Really? It’s been a while since I checked. Maybe I’m mixing it up with the Evo Gold. I don’t remember mine having stainless, though. They felt pretty standard.It's standard on all models
I'm not sure if something changed since the headstocks said Carvin on them, and I haven't played an American SL3, but a USA Select Jackson is markedly different from a Carvin/Kiesel. Maybe they improved, but they used to use super cheap pots and switches. I remember reading that you should budget to replace all the electronics if you buy a new Carvin, and this couldn't have been more than 10 years ago.Quality usa built guitars all with stainless. Impeccable fret jobs
You're misremembering this Steve Morse tidbit. He claimed he upgraded to stainless BECAUSE he was refretting his main signature guitar every couple of years.You must not have read too far into stainless. Steve Morse wears through stainless enough to need refrets yearly. He needed refrets far more often with nickel silver, though, of course. You don’t need gorilla grip either. If you play a guitar for 100+ hours a month, the frets are going to wear. You level, crown, and dress when this happens, until they get low enough that you need new frets. Stainless doesn’t change this fact, it just lengthens the maintenance intervals. I personally seem to take years to wear nickel-silver to the point that I need to level, crown, and dress though, so one set of stainless frets could, in theory, last me the rest of my life.
As for the tradeoff in fretwork, it’s because stainless is a bitch to work compared to nickel-silver. When the material is almost as hard as your tools, you need to put a lot more oomph and/or time into it. And, on a production line, those are both a lot to ask for. Even with a Plek in the mix, you’re still going to wear through tooling faster, and someone still has to do a final polish by hand.
Yeah I re-googled. He said his main guitar had been refretted 10 times. EVH said he switched to stainless because he needed to refret every few months. But I can't find info on either about how often they needed refrets after switching to stainlessYou're misremembering this Steve Morse tidbit. He claimed he upgraded to stainless BECAUSE he was refretting his main signature guitar every couple of years.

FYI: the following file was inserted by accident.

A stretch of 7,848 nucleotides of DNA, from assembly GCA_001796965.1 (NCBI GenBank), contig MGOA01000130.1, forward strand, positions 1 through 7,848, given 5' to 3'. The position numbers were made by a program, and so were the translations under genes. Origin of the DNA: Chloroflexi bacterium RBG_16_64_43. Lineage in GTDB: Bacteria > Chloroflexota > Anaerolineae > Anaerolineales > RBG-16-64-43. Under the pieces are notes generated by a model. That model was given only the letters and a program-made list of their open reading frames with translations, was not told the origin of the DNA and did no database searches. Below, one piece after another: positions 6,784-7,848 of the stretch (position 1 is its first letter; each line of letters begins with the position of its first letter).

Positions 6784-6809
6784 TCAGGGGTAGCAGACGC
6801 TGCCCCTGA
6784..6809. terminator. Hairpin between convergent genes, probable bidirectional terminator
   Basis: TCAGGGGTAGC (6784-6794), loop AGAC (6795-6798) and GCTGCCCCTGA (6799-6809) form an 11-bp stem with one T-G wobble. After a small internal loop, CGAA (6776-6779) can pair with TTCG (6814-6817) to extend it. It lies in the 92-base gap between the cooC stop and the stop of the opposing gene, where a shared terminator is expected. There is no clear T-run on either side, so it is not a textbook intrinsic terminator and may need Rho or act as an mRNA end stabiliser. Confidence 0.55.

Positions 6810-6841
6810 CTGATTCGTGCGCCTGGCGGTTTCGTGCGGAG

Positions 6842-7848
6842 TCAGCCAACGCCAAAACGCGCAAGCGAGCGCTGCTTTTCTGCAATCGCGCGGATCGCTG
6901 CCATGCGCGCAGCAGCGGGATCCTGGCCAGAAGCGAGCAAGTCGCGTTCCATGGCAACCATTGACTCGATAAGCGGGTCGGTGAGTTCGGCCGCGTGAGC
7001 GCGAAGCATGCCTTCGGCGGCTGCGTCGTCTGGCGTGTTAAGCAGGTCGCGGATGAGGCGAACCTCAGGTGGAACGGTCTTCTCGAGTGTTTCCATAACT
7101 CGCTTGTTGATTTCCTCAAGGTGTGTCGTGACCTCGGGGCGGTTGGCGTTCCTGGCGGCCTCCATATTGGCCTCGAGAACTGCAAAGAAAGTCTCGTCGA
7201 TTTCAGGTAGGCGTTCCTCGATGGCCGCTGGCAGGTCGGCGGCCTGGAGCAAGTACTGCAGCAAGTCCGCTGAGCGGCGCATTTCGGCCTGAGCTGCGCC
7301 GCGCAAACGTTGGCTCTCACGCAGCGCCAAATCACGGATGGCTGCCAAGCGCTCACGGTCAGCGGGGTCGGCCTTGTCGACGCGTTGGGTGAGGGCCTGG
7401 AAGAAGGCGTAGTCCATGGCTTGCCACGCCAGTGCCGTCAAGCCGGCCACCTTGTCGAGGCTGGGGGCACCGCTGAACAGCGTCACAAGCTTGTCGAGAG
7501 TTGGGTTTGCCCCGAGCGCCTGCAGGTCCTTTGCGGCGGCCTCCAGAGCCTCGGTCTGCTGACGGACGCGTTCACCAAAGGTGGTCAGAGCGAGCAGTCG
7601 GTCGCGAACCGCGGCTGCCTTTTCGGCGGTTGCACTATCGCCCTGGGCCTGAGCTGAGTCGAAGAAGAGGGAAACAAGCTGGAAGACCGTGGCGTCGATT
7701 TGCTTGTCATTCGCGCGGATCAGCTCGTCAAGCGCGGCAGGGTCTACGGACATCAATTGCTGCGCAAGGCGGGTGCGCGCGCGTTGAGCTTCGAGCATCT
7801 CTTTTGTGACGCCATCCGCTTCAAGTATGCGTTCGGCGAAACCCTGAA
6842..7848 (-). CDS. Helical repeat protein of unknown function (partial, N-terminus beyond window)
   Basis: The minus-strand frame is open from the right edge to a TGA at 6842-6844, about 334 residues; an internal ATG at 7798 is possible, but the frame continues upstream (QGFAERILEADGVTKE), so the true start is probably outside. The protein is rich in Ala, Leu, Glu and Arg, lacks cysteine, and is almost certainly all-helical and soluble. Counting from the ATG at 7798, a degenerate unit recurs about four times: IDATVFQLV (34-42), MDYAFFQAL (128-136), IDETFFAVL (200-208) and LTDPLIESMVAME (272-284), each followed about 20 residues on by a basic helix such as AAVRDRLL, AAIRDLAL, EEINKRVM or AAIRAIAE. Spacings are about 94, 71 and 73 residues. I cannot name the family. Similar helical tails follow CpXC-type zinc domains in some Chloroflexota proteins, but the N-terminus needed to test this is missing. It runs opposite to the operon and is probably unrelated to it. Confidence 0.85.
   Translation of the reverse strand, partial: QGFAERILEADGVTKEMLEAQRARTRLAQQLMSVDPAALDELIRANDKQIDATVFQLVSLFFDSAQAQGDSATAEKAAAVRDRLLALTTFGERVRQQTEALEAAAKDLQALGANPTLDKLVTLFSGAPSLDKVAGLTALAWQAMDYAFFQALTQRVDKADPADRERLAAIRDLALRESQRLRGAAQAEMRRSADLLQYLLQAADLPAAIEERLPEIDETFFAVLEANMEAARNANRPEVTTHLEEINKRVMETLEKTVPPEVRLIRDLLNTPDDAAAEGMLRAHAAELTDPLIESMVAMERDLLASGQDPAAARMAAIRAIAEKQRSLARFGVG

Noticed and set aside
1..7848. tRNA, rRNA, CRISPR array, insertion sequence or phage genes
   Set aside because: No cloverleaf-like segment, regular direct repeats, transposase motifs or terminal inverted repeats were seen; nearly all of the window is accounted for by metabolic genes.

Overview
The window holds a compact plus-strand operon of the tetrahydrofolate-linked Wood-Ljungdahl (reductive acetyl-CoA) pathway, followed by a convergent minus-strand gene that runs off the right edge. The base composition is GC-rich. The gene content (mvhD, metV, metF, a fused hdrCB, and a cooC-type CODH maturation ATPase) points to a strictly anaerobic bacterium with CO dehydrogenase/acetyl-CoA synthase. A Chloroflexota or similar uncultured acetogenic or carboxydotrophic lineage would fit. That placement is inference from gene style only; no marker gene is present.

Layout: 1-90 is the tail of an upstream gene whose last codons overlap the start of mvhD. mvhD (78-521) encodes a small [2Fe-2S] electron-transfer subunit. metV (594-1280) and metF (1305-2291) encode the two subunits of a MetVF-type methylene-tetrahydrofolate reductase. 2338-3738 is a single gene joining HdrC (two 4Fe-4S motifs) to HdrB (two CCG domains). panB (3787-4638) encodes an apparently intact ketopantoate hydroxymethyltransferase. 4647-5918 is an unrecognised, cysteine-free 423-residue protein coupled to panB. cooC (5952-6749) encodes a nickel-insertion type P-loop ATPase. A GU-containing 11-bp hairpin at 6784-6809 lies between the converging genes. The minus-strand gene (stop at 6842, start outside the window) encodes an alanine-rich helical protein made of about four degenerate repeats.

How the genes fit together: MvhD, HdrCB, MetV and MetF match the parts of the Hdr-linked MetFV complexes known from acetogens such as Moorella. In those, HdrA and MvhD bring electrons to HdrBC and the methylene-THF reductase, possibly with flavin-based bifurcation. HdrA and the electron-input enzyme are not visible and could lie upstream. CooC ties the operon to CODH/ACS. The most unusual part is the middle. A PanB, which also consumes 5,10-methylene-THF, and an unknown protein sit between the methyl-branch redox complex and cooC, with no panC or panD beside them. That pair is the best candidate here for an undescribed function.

It's not 100x if you're comparing quality nickel-silver to quality stainless. Jescar, for example, seems to be the best of the best for both. I would believe they last 5x longer. If it were truly 100x, I don't think we'd have pictures of worn stainless steel frets.Ok so even so, getting 100x the life out of them is far worth it
he discusses his switch to stainless in the first minute of this video:Yeah I re-googled. He said his main guitar had been refretted 10 times. EVH said he switched to stainless because he needed to refret every few months. But I can't find info on either about how often they needed refrets after switching to stainless
99% of guitar players would never have to worry about their frets againIt's not 100x if you're comparing quality nickel-silver to quality stainless. Jescar, for example, seems to be the best of the best for both. I would believe they last 5x longer. If it were truly 100x, I don't think we'd have pictures of worn stainless steel frets.
Slight anecdote here. I just dropped off my 1985 Jackson at the shop today for fret level, crown, and dress, and detailing. This is a 37 year old guitar, and I just got it last week. Definitely needs fret leveling, because the 20th is so low that the note on 21st is what rings out.Same with nickel-silver, honestly. 99% of guitar players will never wear through a set of nickel-silver frets.
I've only personally worn a few guitars to the point that they needed fret work. It took 2-3 years (per guitar), and each guitar retailed for <$500, so I'm pretty sure the wire was whatever cheap, soft junk they could get their hands onThe only guitar I've ever worn through frets on was 14 when I got it and it took 2 years of the most consistent hours I've ever put in to get noticeably dented. During this time it was my only guitar.
Still strongly prefer stainless, but it's not a deal-breaker.
Go to a shop and play some Gibson Custom stuff, and tell me it doesn't feel premium in every way, shape, and form. And we can all easily list off numerous "shortcomings" in its feature set. If Gibson isn't your cup of tea, do the same for a Fender Custom Shop, or a Jackson USA/Custom Select, or an -18 or higher series Martin.Point is, demand better from a "premium" instrument. That is all